The Happy Camper: new austerity measures on the road

“Men like Tom Crean and Roald Amundsen have looked into such tracts of the wild unknown and thought ‘onward.’ For us, this will be the southern limit of our lifetime.”

MONEY’S TOO TIGHT to mention. The fleecing we got in Queenstown, along with shelling out for tickets for an extra quarter final, have put super noodles back on the menu rotation.

As the tour wears on it seems everyone is in a similar boat.

I meet a couple from Ireland’s north-west having breakfast in Invercargill. Kevin is outside the kitchen trying to contact his bank’s automated service but is left cursing the lack of mobile phone reception in the deep south.

Seosaimhin sits inside putting the final touches on the most important meal of the day.

From Tyrone and Donegal respectively (they will return to work in Australia next week) the pair are trying to reload the bank account for their own assault on Queenstown before Saturday’s festivities.

With a day required to see Milford Sound, I wonder how they will fit it all in with a second to spare but my wee chat is curtailed as Del honks the horn of the van, the boys are eager to get down to Bluff.

Our last southerly journey brings us through some tough and uncompromising farmland. The vast flat green fields are far less lush than in Otago to the North.

Horses, deer and (of course) sheep graze on the edible grass, avoiding the dense scrub and weeds which puncture the surface.

We pass straight through the town itself, but it looks like everything a working fishing port should be: galvanized roofing and shed doors rust to a shade of dirty red, well-worn and well-used boats are moored to the dock watching other crafts get tossed around the rough waves like toys barely 500 meters offshore.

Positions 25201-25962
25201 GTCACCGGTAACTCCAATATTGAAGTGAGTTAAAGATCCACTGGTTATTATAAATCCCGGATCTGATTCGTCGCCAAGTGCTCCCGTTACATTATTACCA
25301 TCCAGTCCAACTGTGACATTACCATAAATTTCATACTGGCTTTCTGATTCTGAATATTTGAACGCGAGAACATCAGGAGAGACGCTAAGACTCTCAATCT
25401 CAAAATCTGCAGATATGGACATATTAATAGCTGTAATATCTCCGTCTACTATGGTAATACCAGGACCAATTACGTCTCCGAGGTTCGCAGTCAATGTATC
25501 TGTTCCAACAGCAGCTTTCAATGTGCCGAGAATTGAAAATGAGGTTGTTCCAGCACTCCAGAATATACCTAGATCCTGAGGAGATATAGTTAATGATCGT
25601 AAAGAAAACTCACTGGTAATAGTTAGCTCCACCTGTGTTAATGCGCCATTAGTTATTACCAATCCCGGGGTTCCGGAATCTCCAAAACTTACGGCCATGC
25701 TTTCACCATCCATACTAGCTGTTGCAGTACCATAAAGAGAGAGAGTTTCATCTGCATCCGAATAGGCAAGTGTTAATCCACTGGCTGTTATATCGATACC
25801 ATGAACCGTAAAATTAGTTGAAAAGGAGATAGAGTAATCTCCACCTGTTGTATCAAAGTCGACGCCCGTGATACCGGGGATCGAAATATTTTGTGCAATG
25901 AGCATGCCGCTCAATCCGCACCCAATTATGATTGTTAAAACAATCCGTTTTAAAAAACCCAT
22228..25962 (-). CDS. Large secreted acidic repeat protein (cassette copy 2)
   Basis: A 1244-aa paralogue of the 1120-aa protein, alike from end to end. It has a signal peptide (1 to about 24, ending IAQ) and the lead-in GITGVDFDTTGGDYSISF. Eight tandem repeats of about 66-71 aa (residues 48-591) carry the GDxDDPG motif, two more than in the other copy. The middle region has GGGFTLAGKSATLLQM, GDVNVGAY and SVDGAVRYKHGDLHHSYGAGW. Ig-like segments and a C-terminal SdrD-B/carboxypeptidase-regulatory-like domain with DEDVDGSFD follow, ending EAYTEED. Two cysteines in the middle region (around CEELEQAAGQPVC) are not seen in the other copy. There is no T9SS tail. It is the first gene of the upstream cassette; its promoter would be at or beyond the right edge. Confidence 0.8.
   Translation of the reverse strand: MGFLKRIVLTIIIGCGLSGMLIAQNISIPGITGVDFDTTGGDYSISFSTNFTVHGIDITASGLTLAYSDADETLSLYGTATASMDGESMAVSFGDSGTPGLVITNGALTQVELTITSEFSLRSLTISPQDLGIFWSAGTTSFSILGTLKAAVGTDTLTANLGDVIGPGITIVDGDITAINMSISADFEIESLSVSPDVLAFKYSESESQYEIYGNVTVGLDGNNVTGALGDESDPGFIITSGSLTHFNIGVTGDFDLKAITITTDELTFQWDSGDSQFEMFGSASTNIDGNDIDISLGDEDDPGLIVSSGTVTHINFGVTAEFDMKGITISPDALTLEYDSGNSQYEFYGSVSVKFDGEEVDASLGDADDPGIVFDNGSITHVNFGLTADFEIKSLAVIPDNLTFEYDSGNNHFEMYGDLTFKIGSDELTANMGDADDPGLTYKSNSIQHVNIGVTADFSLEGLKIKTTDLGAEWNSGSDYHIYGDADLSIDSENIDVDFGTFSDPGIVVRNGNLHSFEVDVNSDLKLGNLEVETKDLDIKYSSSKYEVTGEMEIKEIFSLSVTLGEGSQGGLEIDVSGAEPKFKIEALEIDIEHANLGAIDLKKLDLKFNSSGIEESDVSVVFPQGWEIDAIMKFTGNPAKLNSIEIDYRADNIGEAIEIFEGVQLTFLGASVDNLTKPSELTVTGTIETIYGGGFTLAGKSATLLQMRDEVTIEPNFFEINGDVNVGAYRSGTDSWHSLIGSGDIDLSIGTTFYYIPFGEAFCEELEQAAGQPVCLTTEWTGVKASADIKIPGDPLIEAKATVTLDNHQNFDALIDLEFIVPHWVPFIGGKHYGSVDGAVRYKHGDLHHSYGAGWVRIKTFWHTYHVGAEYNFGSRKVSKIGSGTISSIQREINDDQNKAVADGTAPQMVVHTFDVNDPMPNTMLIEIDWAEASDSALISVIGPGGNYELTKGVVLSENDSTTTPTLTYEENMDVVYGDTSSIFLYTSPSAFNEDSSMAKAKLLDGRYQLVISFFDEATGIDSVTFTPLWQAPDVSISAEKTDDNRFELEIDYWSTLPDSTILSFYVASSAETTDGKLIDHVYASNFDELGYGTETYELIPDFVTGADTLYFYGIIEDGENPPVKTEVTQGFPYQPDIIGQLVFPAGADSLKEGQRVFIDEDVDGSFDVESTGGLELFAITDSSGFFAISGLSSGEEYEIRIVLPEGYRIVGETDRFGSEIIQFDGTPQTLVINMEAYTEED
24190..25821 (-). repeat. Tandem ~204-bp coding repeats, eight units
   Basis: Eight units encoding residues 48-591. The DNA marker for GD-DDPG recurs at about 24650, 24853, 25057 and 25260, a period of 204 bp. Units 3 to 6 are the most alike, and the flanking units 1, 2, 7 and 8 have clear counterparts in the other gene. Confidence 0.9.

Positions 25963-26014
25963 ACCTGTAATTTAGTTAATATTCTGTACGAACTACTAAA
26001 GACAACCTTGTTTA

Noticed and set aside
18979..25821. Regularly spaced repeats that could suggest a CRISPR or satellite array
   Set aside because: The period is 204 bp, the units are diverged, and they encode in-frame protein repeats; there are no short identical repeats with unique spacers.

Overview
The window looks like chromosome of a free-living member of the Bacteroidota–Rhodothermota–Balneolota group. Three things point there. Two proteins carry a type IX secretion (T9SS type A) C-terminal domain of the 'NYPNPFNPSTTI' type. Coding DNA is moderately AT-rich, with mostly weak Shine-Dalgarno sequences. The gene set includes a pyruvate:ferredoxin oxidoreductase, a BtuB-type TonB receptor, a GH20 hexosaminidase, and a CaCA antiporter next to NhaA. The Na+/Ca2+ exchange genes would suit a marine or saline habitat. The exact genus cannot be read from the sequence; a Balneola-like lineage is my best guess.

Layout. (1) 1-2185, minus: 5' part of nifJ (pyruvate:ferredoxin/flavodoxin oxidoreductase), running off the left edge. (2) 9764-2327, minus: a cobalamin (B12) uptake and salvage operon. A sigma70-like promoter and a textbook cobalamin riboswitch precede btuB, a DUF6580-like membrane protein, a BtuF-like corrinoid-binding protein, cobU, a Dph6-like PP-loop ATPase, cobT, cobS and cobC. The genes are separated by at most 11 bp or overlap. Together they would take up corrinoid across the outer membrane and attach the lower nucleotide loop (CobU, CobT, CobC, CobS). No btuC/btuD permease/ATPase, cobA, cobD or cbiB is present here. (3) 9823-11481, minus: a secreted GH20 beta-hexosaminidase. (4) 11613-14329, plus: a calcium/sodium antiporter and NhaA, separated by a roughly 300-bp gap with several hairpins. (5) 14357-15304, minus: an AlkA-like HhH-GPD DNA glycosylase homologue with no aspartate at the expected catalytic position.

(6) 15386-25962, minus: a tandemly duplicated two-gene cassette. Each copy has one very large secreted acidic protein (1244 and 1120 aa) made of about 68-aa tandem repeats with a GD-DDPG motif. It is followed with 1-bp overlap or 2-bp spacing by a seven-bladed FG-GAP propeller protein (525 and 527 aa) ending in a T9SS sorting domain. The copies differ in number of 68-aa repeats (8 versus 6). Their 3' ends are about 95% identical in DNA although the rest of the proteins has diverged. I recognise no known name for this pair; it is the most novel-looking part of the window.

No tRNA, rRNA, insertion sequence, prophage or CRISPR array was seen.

End of the road

We reach Stirling Point; it is as far as Cian can take us.

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Men like Tom Crean and Roald Amundsen have looked into such tracts of the wild unknown and thought ‘onward.’ For us, this will be the southern limit of our lifetime.

This is not New Zealand’s most extreme south, Stewart Island straddles the choppy waters of the Antarctic and Pacific waters.

Beyond that, 4810 kilometres to the southwest, is the Pole. Sail east in a straight line from here and the first land you meet will be Chile, travel west and it is Argentina – it’s time to turn back.

“We’ll follow them north” chimes Del, his stomach lined with the oysters from which Bluff has become famous for throughout this country.

The run of good weather has come to an end, the sky is shrouded by a dishcloth and after plenty of sunshine it feels as if we have returned to the land of the long white cloud that we entered almost three weeks ago. I take the wheel and steer us back up the road we came.

We bypass Dunedin; rising above the city on its northern hillside and continue on driving through Oamaru, where Richie McCaw went to school, and past the road to Kurow where he grew up. Tosh pushes Cian through the twilight and parks him up under a seedy looking overpass on the loop road near the port in Timaru.

All to save a few dollars by avoiding a campsite… and we’ve already spent some of that frugality on the finest bottle of red that the supermarket and $6 could provide.

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